Resuscitating T-shirts

Photo: Andrew McLeod

Don't throw those unwanted T-shirts in the garbage. With a few simple alterations, your unwanted T-shirt can go green!

Revival of the fittest
When considering eco clothing options, we normally look for organic cotton, bamboo and hemp done up in planet-friendly dyes and manufactured in a fair- trade environment. But there is another possibility. Often overlooked, it's a cross between recycling and reusing what has already been made and discarded. Known as T-shirt Reconstruction, T-shirt Mashups or T-shirt Surgery, this DIY phenomenon embodies everything that's chic about being green!

History of the T
For a while now, teens to 30-somethings have been cutting up their shirts to create amazing designs. If there's one garment we have in overabundance, it's the T-shirt. Not surprising, since the T-shirt has long held a special place in fashion history. In the '30s and '40s, T-shirts were either worn by soldiers or were the hot property of university phys-ed departments, proudly worn by campus co-eds. By the '50s, Mickey Mouse had shown up on the front and the T-shirt as slogan was born. Hippies tied them up and dyed them every colour imaginable so that by the '70s, the only thing left to do was go black and make them into iconic concert merchandise. Punk rockers took it one step further by ripping, tearing or safety-pinning their shirts. Then it all imploded: T-shirts proclaiming everything from "I was at Sammy's Bar Mitzvah" to corporate slogans flooded the market, and soon enough, the T-shirt became ubiquitous.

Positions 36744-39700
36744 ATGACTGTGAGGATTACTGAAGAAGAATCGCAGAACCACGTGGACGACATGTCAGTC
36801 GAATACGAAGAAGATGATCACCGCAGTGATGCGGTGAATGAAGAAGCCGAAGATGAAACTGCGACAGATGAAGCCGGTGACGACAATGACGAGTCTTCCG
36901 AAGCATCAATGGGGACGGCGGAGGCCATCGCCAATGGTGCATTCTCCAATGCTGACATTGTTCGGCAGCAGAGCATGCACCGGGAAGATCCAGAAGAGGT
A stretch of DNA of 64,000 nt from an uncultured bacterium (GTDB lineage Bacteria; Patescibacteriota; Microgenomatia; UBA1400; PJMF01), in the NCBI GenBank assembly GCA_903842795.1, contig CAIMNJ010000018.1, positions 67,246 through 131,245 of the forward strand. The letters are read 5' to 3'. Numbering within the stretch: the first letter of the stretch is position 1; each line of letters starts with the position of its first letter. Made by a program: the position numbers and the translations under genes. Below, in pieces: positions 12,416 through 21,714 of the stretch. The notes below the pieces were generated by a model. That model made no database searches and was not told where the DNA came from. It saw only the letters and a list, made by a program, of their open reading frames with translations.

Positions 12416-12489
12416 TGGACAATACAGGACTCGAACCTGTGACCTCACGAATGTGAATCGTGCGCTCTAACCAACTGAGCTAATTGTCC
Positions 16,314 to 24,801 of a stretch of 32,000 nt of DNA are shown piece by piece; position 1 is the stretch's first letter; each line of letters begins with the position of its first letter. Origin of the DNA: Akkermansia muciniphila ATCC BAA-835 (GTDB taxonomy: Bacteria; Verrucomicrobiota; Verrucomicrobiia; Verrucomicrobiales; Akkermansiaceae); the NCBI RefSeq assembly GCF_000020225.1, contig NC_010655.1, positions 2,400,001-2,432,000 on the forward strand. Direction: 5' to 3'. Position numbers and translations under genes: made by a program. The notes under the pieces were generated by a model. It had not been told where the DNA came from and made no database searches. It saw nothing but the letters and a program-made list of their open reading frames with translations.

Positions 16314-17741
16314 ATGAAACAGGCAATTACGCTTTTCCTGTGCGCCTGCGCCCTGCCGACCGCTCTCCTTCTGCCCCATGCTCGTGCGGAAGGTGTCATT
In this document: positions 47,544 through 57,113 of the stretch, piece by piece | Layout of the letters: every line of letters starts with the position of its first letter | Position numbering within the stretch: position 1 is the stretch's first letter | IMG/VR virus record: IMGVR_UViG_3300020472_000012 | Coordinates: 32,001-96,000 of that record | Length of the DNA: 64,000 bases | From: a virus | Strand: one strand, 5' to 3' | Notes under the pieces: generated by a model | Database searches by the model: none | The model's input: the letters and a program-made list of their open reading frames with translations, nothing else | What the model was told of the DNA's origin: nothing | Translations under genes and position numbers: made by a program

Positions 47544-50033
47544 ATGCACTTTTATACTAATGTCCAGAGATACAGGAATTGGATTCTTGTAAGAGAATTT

Abundant and ignored
Look in your own closet. Chances are you own several T-shirts that you're never going to wear for a variety of reasons. The good news is that with some scissors, a needle and thread (or, for the truly crafty, a sewing machine), you can turn your unwanted drawer-fillers into hip, eco-chic threads. If you need some inspiration, go to the web log site LiveJournal and wander over to T-Shirt Surgery, where over 13,000 fellow surgeons share tips, patterns and show off their latest creations. Some alterations are simple (turning an older brother's boxy Tupac shirt into a baby tee) while others are ingenious (cutting two shirts down the middle and sewing them together). These savvy DIY designers make everything from skirts and purses to sexy dresses and rock-concert quilts for boyfriends.

How to books
Tips on T-shirt surgery aren't just restricted to the web. Publishers have got onto the trend and are producing books of all stripes and sizes. Rip It: How to Deconstruct and Reconstruct the Clothes of Your Dreams (Fireside/Simon & Schuster, 2006, $15) by designer Elissa Meyrich has 190 pages of tips and techniques from her classes at her Sew Fast Sew Easy studio in New York. Generation T: 108 Ways to Transform a T-shirt (Workman Publishing Company, 2006, $14.95) by Megan Nicolay has projects ranging from the simply modified to more intricate fashions. Nicolay also runs T Parties where organizers first rummage through collections of unwanted shirts at Value Village looking for cotton diamonds in the rough and then bring everyone together to try out various patterns.

One could argue that T-shirt reconstruction is nothing new, but today's approach focuses on appreciating each creation. It may be egalitarian fashion design, since anyone can afford to experiment, but in the end T-shirt surgery takes on an ecological role by rescuing all those unwanted T-shirts from the landfill.

Lee Schnaiberg, is an environmental consultant, who knows whats good for him but still wears toxic tee swag shirts from green expos.